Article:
"The large over-potential during charge may be due to a number of causes. For example, reaction between the Li.sub.2O.sub.2 and the conducting matrix 62 may form an insulating film between the two materials. Additionally, there may be poor contact between the solid discharge products Li.sub.2O.sub.2 or Li.sub.2O and the electronically conducting matrix 62 of the positive electrode 54. Poor contact may result from oxidation of the discharge product directly adjacent to the conducting matrix 62 during charge, leaving a gap between the solid discharge product and the matrix 52.

"Another mechanism resulting in poor contact between the solid discharge product and the matrix 62 is complete disconnection of the solid discharge product from the conducting matrix 62. Complete disconnection of the solid discharge product from the conducting matrix 62 may result from fracturing, flaking, or movement of solid discharge product particles due to mechanical stresses that are generated during charge/discharge of the cell. Complete disconnection may contribute to the capacity decay observed for most lithium/oxygen cells. By way of example, FIG. 5 depicts the discharge capacity of a typical Li/oxygen cell over a period of charge/discharge cycles.

"Other physical processes which cause voltage drops within an electrochemical cell, and thereby lower energy efficiency and power output, include mass-transfer limitations at high current densities. The transport properties of aqueous electrolytes are typically better than nonaqueous electrolytes, but in each case mass-transport effects can limit the thickness of the various regions within the cell, including the cathode. Reactions among O.sub.2 and other metals may also be carried out in various media.

"While the above described challenges are not insignificant, the most common failure mode for cells with Li metal anodes is that of dendrite growth and increase in electrode surface area. Needle-like dendrites can grow through the separator during charging of the cell, resulting in an internal short. 'Soft shorts' that burn out rapidly result in a temporary self discharge of the cell, while 'strong shorts' consisting of a higher, more stable contact area can lead to complete discharge of the cell, cell failure, and possibly thermal runaway.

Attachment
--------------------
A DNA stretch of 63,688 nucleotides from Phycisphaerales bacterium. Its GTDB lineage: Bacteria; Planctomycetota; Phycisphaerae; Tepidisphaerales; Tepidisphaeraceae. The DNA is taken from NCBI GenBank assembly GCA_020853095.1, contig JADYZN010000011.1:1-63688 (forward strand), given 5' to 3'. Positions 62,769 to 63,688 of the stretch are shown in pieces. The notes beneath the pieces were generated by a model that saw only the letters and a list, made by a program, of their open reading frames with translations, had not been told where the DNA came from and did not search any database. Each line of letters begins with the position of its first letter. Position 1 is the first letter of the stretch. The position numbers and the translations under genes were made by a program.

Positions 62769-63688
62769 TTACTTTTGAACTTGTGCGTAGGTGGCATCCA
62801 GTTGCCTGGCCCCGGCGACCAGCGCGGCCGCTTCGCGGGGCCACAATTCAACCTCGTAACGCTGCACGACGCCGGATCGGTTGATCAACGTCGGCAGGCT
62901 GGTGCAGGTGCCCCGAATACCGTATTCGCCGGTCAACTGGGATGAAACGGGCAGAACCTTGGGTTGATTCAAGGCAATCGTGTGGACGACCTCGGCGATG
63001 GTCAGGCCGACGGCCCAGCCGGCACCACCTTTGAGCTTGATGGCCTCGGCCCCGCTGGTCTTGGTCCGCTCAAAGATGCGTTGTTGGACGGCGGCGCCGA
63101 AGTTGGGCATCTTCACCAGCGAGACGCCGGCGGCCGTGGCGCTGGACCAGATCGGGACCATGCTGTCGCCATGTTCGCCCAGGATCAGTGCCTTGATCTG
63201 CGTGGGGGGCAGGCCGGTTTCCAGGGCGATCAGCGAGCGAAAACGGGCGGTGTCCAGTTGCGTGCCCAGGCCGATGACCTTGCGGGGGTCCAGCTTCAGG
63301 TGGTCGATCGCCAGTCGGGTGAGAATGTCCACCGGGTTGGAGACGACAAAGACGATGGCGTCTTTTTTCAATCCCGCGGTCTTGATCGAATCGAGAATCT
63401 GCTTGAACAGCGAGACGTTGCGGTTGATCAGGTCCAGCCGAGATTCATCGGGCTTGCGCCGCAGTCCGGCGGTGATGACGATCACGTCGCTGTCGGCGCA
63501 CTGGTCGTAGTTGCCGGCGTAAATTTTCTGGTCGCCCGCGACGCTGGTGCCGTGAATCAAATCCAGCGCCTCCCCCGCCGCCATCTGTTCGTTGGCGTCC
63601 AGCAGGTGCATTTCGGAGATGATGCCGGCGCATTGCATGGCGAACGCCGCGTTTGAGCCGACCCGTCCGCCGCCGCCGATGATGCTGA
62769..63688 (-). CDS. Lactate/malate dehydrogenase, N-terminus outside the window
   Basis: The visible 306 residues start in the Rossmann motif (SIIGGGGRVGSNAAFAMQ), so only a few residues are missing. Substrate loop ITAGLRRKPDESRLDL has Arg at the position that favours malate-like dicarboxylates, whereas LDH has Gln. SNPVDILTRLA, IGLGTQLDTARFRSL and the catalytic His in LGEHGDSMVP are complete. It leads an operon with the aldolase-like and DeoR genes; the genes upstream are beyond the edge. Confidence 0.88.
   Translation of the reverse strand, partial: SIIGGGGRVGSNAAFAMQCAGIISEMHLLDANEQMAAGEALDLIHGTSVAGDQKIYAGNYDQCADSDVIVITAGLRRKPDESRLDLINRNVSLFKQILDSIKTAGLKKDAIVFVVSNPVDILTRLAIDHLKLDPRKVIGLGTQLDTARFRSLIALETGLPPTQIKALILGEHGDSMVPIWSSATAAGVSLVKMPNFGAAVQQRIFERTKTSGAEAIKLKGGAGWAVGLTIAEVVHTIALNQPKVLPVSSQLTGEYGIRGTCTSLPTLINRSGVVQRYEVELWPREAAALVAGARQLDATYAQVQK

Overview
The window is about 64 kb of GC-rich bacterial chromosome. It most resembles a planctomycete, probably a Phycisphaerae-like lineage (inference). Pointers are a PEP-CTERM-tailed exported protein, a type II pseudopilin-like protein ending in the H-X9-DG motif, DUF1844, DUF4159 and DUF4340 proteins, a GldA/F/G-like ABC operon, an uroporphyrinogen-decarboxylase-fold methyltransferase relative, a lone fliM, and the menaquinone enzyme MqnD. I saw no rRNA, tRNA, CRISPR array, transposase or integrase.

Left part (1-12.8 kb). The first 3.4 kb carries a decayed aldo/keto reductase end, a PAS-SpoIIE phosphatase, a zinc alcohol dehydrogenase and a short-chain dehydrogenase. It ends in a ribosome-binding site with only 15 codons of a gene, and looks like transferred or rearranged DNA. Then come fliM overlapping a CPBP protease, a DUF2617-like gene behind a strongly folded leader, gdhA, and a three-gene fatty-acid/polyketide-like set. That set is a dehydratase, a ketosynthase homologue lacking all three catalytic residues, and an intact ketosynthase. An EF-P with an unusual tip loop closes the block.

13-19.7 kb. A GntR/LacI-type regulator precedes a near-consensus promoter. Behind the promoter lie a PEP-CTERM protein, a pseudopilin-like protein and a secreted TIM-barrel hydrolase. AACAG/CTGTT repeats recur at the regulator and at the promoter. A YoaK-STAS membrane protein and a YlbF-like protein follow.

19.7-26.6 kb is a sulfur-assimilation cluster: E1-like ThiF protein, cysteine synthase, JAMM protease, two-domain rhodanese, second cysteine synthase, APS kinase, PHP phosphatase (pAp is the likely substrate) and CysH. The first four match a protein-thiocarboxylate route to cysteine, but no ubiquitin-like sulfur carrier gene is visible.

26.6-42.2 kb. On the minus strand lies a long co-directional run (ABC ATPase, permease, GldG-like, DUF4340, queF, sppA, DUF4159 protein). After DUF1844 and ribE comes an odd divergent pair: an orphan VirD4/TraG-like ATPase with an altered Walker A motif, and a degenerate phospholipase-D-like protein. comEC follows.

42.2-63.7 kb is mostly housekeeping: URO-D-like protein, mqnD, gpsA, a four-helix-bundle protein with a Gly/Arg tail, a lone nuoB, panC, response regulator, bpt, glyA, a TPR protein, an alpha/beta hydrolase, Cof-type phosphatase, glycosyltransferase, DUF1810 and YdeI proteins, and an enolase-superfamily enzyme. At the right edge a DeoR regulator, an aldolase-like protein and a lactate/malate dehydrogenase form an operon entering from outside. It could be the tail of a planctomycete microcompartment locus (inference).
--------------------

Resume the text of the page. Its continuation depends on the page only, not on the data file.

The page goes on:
"While dendrites grow through the separator during charge, shorts can sometimes develop during discharge depending on the external pressure placed on the cell and/or internal volume changes that occur in both the negative and positive electrodes. Because Li metal is highly electronically conductive, surfaces tend to roughen as the metal is plated and stripped. Peaks in the surface grow as dendrites during charge. While the surface is smoothed during discharge, some roughness typically remains at the end of discharge and, depending on the depth of discharge, the overall roughness can be amplified from one cycle to the next.

"Because the metal is essentially at the same electrochemical potential throughout, potential and, to a lesser extent, concentration gradients in the electrolyte phase drive the change in morphology. Previous Li dendrite growth modeling work has shown that the moving front of a dendrite tends to accelerate during cell charge due to the higher current density localized at the dendrite tip relative to its base. Application of thermodynamic models has shown that dendrite initiation (i.e., initial roughening of an almost perfectly smooth surface) can be suppressed by applying mechanical stress and selecting solid electrolytes with shear moduli on the order of 10 GPa at room temperature. The same models indicate that surface tension at metal-fluid interfaces is insufficient to suppress dendrite initiation.

"Related to dendrite initiation and growth is development of the Li morphology, which tends to increase the electrode surface area with cycling and consumes solvent to generate fresh passivation layers. Formation of high-surface-area mossy Li tends to occur during low-rate deposition from a liquid electrolyte, especially if the salt concentration is high. The high surface area combined with high reactivity of Li and flammability of the organic solvent makes for a very reactive and dangerous cell.

"Because of the enormous challenge involved in stabilizing the Li surface chemically and mechanically through the use of electrolyte additives, such that passivation remains in effect over hundreds to thousands of cycles, the preferred treatment for rechargeable Li-based cells is the use of a solid-electrolyte membrane that is mechanically robust and chemically stable against both electrodes. Such a barrier removes several simultaneous constraints that the liquid electrolyte otherwise must satisfy, but the requirements for its properties are nonetheless multifaceted and challenging to obtain in a single material. The barrier must be chemically stable with respect to some or all of the following: the liquid electrolyte in the positive electrode, electronic conductors and catalysts in the positive electrode, the metallic Li negative electrode, reactive species such as oxygen molecules and reaction intermediates, and (in aqueous cells) water.